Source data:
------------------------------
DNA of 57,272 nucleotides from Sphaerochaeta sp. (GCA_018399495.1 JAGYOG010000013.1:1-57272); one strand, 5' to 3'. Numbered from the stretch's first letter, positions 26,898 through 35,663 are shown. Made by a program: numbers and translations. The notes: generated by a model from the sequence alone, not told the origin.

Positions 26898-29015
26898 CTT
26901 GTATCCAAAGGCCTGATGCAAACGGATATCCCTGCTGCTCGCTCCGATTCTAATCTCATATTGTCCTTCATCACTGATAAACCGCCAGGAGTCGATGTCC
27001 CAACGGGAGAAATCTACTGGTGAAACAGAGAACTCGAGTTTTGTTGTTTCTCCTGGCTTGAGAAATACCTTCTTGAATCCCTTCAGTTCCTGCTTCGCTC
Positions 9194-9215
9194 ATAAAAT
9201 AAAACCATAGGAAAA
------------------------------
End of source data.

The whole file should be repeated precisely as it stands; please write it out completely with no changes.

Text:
DNA of 57,272 nucleotides from Sphaerochaeta sp. (GCA_018399495.1 JAGYOG010000013.1:1-57272); one strand, 5' to 3'. Numbered from the stretch's first letter, positions 26,898 through 35,663 are shown. Made by a program: numbers and translations. The notes: generated by a model from the sequence alone, not told the origin.

Positions 26898-29015
26898 CTT
26901 GTATCCAAAGGCCTGATGCAAACGGATATCCCTGCTGCTCGCTCCGATTCTAATCTCATATTGTCCTTCATCACTGATAAACCGCCAGGAGTCGATGTCC
27001 CAACGGGAGAAATCTACTGGTGAAACAGAGAACTCGAGTTTTGTTGTTTCTCCTGGCTTGAGAAATACCTTCTTGAATCCCTTCAGTTCCTGCTTCGCTC
Positions 9194-9215
9194 ATAAAAT
9201 AAAACCATAGGAAAA